Big Blue Door got mentioned in Backstage (The leading publication of professional acting.) in an article about longform improv, and I’m quoted a couple times in the piece.
The mention of Wagner sounds really pretentious and stupid but the background is (or so I’ve been told) that Del Close was experimenting with putting multiple scenes together. Since he was a Wagner fan he used the structure of the ‘Ring Cycle’ which (so I’m told) he based on his (Wagner’s) conception of Greek tragedy, which (so I’m told) was three tragedies and a satyr play on three successive nights. That became the original Harold Structure: three scenes, a group scene, three scenes, a group scenes, and three scenes and a group scene. Gradually, that got tightened to the basic Harold that we perform today.
There’s another quote about improv training for professional actors at the end that doesn’t have much to do with Charlottesville but it does bring up the point that the article doesn’t really touch on, and that’s why longform improv has become so popular.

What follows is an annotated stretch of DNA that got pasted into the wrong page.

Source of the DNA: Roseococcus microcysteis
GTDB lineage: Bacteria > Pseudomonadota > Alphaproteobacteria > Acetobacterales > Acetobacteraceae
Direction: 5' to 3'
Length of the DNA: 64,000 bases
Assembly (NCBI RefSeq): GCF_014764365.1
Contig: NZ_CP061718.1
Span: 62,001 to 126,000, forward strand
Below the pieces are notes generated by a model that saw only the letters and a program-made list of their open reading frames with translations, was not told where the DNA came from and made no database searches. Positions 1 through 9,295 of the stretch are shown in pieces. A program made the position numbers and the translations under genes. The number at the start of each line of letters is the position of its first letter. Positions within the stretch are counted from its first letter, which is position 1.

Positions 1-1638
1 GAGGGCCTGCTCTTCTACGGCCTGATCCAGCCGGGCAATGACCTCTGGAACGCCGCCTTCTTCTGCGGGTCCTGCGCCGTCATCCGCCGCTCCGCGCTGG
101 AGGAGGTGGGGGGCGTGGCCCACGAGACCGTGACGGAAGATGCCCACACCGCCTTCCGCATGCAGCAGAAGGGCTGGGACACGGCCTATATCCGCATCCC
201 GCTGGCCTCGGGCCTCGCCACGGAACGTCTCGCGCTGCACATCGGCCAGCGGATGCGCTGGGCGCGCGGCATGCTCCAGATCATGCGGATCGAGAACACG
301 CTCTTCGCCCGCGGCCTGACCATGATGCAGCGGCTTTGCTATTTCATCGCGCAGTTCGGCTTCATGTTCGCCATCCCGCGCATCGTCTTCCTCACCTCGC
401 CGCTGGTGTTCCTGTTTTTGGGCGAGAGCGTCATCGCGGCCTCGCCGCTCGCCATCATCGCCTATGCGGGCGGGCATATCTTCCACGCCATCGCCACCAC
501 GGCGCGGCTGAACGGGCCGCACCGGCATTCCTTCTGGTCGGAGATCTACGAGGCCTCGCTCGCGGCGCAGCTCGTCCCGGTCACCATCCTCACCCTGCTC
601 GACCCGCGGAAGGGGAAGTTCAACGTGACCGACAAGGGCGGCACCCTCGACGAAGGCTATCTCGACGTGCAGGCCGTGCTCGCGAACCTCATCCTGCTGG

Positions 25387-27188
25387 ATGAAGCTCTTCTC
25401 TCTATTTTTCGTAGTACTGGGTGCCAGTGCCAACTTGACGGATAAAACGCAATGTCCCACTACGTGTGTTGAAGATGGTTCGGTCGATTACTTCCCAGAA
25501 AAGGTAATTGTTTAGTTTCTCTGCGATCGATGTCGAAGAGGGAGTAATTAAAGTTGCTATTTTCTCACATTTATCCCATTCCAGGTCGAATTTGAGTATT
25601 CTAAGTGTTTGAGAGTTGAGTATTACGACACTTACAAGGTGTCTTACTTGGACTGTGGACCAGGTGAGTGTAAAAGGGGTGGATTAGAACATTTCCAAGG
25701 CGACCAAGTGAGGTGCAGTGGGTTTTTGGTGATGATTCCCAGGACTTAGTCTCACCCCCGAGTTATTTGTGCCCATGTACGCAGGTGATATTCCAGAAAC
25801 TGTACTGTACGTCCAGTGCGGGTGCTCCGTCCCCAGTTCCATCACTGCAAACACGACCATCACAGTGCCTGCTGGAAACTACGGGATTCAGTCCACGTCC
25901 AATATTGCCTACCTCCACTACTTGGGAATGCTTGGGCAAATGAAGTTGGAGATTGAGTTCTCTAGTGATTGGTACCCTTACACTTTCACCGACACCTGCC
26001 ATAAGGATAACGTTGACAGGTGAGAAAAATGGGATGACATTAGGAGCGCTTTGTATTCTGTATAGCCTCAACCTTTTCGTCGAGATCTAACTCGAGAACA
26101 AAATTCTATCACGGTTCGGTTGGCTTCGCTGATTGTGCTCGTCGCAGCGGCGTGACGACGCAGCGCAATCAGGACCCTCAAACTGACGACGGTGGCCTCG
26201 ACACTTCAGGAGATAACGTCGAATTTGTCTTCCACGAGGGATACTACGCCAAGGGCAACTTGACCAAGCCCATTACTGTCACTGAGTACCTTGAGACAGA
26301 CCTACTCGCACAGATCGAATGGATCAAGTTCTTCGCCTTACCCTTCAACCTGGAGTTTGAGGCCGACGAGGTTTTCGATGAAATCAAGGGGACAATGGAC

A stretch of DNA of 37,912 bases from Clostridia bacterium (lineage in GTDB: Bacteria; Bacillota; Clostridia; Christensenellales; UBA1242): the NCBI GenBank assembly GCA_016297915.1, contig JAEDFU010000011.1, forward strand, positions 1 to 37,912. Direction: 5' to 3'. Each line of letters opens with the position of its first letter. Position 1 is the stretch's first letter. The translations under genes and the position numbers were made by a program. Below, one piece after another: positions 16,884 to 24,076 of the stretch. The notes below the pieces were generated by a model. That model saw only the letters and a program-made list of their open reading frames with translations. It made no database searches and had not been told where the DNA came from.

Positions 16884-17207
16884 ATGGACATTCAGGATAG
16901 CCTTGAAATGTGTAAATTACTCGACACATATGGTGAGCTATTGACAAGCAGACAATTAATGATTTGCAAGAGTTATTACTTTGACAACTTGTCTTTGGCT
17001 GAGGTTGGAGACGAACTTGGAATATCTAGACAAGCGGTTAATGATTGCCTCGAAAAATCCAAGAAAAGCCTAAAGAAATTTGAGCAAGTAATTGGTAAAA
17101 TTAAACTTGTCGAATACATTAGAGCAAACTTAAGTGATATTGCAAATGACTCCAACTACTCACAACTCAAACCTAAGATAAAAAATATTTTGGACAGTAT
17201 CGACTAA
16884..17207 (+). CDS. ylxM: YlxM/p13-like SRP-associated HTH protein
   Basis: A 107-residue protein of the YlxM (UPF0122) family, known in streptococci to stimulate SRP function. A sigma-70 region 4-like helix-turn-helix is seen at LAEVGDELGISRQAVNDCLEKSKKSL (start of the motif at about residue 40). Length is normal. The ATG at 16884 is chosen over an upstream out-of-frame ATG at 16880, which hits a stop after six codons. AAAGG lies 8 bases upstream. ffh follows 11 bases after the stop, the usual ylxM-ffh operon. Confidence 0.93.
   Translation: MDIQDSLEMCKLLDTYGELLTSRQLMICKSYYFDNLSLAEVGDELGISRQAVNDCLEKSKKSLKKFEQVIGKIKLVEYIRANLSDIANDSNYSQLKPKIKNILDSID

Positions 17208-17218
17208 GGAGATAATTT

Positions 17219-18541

- Three levels of longform improv training takes considerably fewer hours than rehearsing for one community theater play, and gives you the experience and the shared skills to create an infinite number of plays from scratch.
- It’s only a couple hours per week, perfect for busy people.
- You’ll get to play characters who are different from you. Characters of different ages, genders, races, appearances, backgrounds, even different historical epochs.
- Or you can just play yourself.
- Longform improv is great for getting comfortable, getting spontaneous, and having fun.
- Longform improv is great for writers, directors, filmmakers, salespeople, administrators, carpenters, plumbers, waitresses, bartenders, and teachers!
- Longform improv is great for professional actors, especially in teaching you to listen, respond, and appreciate. Perfect for auditions.